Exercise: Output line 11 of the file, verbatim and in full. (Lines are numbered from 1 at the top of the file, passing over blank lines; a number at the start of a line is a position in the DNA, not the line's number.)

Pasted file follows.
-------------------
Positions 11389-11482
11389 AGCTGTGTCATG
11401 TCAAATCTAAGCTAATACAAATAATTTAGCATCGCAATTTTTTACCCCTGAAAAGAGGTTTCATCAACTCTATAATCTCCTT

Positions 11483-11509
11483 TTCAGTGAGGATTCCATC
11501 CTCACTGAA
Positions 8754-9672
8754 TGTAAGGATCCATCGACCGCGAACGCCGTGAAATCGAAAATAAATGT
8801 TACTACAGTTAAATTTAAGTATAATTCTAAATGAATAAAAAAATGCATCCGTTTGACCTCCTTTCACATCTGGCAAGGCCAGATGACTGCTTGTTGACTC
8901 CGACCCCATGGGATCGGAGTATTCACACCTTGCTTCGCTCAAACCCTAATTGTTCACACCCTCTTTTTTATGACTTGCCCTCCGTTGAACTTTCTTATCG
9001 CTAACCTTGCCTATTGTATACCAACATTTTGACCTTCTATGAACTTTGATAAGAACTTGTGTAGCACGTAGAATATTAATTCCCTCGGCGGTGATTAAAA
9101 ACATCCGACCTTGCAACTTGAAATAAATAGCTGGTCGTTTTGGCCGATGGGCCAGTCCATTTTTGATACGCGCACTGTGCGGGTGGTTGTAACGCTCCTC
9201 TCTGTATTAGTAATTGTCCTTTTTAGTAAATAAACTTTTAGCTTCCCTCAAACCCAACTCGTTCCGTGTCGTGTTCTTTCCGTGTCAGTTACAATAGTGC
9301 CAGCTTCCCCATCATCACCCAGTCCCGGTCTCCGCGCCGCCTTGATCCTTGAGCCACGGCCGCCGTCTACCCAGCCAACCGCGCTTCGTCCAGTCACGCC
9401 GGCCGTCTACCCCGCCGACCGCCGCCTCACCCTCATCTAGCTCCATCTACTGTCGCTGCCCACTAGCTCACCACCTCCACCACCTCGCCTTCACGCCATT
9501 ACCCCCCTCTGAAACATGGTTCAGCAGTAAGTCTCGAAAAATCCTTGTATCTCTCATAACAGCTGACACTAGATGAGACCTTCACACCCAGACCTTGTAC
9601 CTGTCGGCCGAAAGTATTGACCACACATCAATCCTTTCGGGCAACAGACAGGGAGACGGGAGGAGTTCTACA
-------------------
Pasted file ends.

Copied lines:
9001 CTAACCTTGCCTATTGTATACCAACATTTTGACCTTCTATGAACTTTGATAAGAACTTGTGTAGCACGTAGAATATTAATTCCCTCGGCGGTGATTAAAA